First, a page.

8 What was it like to live in a totalitarian state? State owned and controlled all mass communications systems. State agencies reviewed all print and broadcast materials. State owned and controlled all mass communications systems. State agencies reviewed all print and broadcast materials. Permission to travel outside of the communist bloc was required. Permission to travel outside of the communist bloc was required. Atheism was promoted. No one went to church. Atheism was promoted. No one went to church. Communist Party membership – less than 5% of the population – an elitist group. Communist Party membership – less than 5% of the population – an elitist group.

9 Living under a Totalitarian State People were very afraid to speak out against the government – even to their friends. People were very afraid to speak out against the government – even to their friends.

10 If the USSR was such a superpower in the Cold War, why did it fall? Communism didnt foster growth Communism didnt foster growth Communism was so inefficient – time and money was wasted. There was no incentive for hard work, creativity, or technological development, aside from military uses. People were not used to working hard all day in order to keep their jobs. The government spent so much money keeping up with the US in the Cold War that they made no other improvements.

11 Why did the USSR fall? The Government The USSR could not afford to keep intervening in Eastern Europe. They were essentially broke. They let the satellites break away from the USSR and communism. By giving the people in the USSR some freedom with his policies of glasnost, Gorbachev opened the door to ideas of democracy and human rights. The other 14 republics in the USSR broke away by 1991.

12 The former Soviet Union

13 Why did the USSR fall? The environment The environment was devastated by all kinds of pollution – air, water, land. The environment was devastated by all kinds of pollution – air, water, land. Magnitogorsk below – steel factory Magnitogorsk below – steel factory

14 Environmental damage Khabarovsk Russia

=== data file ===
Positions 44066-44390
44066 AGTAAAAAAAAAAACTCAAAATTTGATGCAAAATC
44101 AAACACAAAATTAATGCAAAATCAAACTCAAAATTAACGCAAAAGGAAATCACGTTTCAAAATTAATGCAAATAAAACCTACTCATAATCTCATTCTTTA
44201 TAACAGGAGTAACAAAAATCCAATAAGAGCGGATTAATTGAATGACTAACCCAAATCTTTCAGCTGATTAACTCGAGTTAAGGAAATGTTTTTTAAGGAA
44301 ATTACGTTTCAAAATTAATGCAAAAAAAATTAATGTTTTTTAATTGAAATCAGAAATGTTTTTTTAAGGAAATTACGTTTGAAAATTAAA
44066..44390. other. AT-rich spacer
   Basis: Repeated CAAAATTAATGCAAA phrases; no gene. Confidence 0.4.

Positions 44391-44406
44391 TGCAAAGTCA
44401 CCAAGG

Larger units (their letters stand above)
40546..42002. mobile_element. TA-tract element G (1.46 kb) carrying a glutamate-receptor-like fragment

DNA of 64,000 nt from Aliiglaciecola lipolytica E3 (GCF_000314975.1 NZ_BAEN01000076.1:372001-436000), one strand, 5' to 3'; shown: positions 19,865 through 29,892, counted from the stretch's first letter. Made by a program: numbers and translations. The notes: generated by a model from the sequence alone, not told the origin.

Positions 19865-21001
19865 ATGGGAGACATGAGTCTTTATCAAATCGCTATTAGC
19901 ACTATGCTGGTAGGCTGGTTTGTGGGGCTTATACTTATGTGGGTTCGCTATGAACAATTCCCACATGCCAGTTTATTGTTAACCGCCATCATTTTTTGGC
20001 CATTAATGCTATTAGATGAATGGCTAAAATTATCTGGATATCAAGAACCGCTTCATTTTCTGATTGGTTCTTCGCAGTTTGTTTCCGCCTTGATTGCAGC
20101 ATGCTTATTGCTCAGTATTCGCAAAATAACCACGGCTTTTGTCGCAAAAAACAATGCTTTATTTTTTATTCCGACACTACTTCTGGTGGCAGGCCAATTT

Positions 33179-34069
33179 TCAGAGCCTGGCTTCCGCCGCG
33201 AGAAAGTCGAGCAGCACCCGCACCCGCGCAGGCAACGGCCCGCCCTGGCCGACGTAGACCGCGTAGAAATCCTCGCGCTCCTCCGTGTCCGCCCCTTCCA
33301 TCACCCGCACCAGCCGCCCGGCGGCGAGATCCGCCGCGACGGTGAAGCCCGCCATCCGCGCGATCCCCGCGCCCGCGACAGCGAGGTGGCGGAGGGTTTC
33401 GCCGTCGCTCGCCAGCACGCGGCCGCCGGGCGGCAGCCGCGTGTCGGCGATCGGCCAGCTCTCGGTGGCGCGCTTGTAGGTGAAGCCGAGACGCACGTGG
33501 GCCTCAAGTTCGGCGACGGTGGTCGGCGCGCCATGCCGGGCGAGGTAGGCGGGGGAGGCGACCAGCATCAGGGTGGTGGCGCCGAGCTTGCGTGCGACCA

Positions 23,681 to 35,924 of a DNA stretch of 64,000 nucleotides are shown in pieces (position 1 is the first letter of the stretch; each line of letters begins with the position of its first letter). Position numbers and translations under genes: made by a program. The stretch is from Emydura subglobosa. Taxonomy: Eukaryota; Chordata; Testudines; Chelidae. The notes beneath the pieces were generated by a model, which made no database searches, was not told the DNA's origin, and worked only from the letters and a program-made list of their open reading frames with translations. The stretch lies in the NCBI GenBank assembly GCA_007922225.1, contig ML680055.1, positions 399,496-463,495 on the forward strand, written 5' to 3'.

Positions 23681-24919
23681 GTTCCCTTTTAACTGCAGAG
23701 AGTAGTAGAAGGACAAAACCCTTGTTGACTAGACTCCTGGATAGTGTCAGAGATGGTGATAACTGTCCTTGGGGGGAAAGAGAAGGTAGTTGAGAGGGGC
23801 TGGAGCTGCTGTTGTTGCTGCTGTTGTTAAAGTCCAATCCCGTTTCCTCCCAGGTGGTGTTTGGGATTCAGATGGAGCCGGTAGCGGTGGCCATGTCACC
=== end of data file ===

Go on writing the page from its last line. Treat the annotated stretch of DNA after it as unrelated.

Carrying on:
15 What is Russia like now, 20 years after the fall of the USSR? After a few terrible years, the Russia economy is rebounding. There is now private ownership of businesses, farms, and industries. After a few terrible years, the Russia economy is rebounding. There is now private ownership of businesses, farms, and industries. The economy now expanding, especially in industry and services. Petroleum extracting and processing is the most important industry. Sell to other former republics, EU, China, Japan. One of the worlds largest producers of crude oil. Pipelines crisscross Russia – common in Chechnya and Dagistan. The economy now expanding, especially in industry and services. Petroleum extracting and processing is the most important industry. Sell to other former republics, EU, China, Japan. One of the worlds largest producers of crude oil. Pipelines crisscross Russia – common in Chechnya and Dagistan.

16 Russia Today Telecommunications industry is booming. Cell phone service has doubled in recent years. (30% use cell phones.) 18% use internet. Telecommunications industry is booming. Cell phone service has doubled in recent years. (30% use cell phones.) 18% use internet. Corruption is still a major problem. It is very complicated to try and fix because it has become such a big part of the Russian way of doing business. Corruption is still a major problem. It is very complicated to try and fix because it has become such a big part of the Russian way of doing business.

17 Russia Today These two men are leaders now. An important election is coming up for Russia in March. Everyone expects Vladimir Putin to win the election. These two men are leaders now. An important election is coming up for Russia in March. Everyone expects Vladimir Putin to win the election. Russia is not really a democracy – most Russians accept that Putin is very controlling and wants government control over elections. They think it is OK because at least Putin is combating the problems Russia faces. Russia is not really a democracy – most Russians accept that Putin is very controlling and wants government control over elections. They think it is OK because at least Putin is combating the problems Russia faces.

18 President Medvedev President Medvedev Prime Minister Putin